What is the Expanded Accounting Equation?

//What is the Expanded Accounting Equation?
What is the Expanded Accounting Equation? 2017-10-04T07:57:09+00:00

Definition: The expanded accounting equation takes the simple accounting equation (assets = liabilities + owner’s equity) and adds additional equity items to show how they affect the company as a whole. The equity account is split into four or five main sub-categories that differ between partnerships and corporations.

What Does Expanded Accounting Equation Mean?

The first subcategory represents the owner’s stake in the business. The second shows how much money the owners took out of the company. The third and fourth items represent the income and expenses for the year.

Example

An expanded accounting equation for a partnership breaks out the equity section to include owner’s capital, owner’s withdrawals, revenues and expenses. Thus, equity = capital – withdrawals + revenues – expenses. Since partnerships rarely have a single member, the equation shows the total of all capital accounts and all withdrawals taken during the year. The total equation looks like this.

Expanded Accounting Equation Partnership

A corporation, on the other hand, includes a few more items in the equity section than a partnership. An expanded accounting equation for corporation breaks out equity into common stock, retained earnings additional paid in capital, treasury stock, dividends distributed, revenues and expenses. Thus, the corporate equity equals outstanding common stock + retained earnings + paid in capital – treasury shares – dividends + revenues – expenses. The entire corporate equation looks like this.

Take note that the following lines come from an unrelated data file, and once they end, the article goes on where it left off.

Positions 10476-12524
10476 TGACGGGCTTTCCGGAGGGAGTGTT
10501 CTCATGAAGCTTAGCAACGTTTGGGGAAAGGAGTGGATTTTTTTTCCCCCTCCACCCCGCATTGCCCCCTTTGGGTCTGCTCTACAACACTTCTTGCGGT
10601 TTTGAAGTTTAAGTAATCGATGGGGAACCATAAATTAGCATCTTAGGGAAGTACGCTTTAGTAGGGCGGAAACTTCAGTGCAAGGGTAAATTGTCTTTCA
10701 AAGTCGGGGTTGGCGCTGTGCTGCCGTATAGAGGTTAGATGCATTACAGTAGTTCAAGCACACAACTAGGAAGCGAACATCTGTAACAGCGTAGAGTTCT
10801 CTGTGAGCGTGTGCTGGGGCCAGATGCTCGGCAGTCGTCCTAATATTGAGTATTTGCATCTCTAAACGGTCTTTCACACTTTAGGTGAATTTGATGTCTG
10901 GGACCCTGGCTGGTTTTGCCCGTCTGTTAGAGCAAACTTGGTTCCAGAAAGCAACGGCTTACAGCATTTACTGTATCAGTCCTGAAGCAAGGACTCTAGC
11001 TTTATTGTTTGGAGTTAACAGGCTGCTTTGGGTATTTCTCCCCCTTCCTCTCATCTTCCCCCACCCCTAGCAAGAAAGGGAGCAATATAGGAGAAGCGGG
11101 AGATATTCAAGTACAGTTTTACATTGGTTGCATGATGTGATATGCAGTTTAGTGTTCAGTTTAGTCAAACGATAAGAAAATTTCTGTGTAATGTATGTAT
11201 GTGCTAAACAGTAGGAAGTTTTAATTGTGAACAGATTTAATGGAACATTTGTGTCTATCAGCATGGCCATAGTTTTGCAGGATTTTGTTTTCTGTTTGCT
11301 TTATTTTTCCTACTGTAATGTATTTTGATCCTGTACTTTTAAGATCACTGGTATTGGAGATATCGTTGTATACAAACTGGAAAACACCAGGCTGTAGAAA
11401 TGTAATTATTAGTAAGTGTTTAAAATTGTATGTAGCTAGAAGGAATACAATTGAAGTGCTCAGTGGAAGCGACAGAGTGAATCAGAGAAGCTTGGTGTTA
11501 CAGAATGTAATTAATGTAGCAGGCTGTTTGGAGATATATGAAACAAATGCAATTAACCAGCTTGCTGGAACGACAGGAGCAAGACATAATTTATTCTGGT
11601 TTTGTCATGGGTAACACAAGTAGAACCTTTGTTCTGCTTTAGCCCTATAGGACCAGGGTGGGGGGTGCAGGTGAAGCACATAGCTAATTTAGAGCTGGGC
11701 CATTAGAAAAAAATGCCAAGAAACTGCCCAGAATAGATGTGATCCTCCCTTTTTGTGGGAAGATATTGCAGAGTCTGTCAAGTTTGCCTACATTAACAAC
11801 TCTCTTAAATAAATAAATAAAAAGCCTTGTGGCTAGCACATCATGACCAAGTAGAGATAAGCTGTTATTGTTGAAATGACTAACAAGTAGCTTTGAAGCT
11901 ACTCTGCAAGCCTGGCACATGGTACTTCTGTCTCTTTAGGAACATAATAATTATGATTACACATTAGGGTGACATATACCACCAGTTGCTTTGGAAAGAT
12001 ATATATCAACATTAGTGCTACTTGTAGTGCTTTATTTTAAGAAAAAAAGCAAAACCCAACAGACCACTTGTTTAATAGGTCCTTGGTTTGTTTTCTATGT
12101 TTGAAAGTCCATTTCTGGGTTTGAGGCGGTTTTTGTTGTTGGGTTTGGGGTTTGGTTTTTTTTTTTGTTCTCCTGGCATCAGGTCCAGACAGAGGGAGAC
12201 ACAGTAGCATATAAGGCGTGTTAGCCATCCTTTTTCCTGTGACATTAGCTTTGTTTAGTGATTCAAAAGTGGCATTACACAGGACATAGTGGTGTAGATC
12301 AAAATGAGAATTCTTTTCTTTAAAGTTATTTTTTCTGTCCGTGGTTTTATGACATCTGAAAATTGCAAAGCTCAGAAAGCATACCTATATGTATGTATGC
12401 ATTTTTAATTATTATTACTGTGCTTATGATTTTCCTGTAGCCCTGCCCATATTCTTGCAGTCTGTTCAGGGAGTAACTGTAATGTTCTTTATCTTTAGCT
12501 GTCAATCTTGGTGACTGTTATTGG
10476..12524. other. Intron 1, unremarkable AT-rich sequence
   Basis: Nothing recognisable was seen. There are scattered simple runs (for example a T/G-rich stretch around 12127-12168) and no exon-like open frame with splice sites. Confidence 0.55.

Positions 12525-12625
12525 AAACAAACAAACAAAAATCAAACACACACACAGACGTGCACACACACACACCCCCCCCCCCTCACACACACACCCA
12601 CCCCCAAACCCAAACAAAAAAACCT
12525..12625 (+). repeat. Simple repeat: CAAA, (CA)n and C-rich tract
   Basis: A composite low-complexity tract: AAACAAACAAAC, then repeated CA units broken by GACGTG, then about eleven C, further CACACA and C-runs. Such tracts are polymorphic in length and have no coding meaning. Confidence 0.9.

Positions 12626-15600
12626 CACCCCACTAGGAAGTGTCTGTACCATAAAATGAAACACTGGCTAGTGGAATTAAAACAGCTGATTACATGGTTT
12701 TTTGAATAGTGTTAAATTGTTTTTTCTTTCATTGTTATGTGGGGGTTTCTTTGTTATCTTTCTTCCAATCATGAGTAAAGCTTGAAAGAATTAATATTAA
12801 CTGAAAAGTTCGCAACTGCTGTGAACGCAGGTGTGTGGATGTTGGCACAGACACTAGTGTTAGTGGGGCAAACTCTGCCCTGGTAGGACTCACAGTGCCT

Expanded Accounting Equation Corporation

You might ask what’s the problem with the original accounting equation? Why change it? Well the expanding formula shows the relationship between the income statement and the balance sheet. In other words, it shows how the income and expense accounts flow through the equation and eventually end up being reported on the equity section of the balance sheet at the end of the accounting cycle.

It also gives more explanation for how journal entries can affect different accounts. For example, some students have trouble learning the concepts retained earnings and paid in capital. This equation helps demonstrate them in more detail.